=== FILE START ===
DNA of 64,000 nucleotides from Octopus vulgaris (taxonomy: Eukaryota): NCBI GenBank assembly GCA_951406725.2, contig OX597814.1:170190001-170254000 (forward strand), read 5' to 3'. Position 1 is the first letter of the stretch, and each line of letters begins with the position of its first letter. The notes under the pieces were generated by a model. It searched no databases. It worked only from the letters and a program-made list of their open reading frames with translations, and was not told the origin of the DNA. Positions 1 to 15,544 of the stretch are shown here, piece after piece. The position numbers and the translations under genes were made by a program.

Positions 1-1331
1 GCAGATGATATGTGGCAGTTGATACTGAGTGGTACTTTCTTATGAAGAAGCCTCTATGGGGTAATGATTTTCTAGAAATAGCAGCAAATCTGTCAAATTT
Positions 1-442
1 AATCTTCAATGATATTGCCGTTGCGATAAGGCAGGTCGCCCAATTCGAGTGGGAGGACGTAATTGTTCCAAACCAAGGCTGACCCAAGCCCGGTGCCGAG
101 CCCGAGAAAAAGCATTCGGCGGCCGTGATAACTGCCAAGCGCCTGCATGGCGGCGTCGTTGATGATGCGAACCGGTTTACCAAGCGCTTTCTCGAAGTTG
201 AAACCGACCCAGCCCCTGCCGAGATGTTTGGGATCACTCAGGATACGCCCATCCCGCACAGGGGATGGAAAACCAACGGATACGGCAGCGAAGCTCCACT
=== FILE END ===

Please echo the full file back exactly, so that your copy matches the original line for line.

DNA of 64,000 nucleotides from Octopus vulgaris (taxonomy: Eukaryota): NCBI GenBank assembly GCA_951406725.2, contig OX597814.1:170190001-170254000 (forward strand), read 5' to 3'. Position 1 is the first letter of the stretch, and each line of letters begins with the position of its first letter. The notes under the pieces were generated by a model. It searched no databases. It worked only from the letters and a program-made list of their open reading frames with translations, and was not told the origin of the DNA. Positions 1 to 15,544 of the stretch are shown here, piece after piece. The position numbers and the translations under genes were made by a program.

Positions 1-1331
1 GCAGATGATATGTGGCAGTTGATACTGAGTGGTACTTTCTTATGAAGAAGCCTCTATGGGGTAATGATTTTCTAGAAATAGCAGCAAATCTGTCAAATTT
Positions 1-442
1 AATCTTCAATGATATTGCCGTTGCGATAAGGCAGGTCGCCCAATTCGAGTGGGAGGACGTAATTGTTCCAAACCAAGGCTGACCCAAGCCCGGTGCCGAG
101 CCCGAGAAAAAGCATTCGGCGGCCGTGATAACTGCCAAGCGCCTGCATGGCGGCGTCGTTGATGATGCGAACCGGTTTACCAAGCGCTTTCTCGAAGTTG
201 AAACCGACCCAGCCCCTGCCGAGATGTTTGGGATCACTCAGGATACGCCCATCCCGCACAGGGGATGGAAAACCAACGGATACGGCAGCGAAGCTCCACT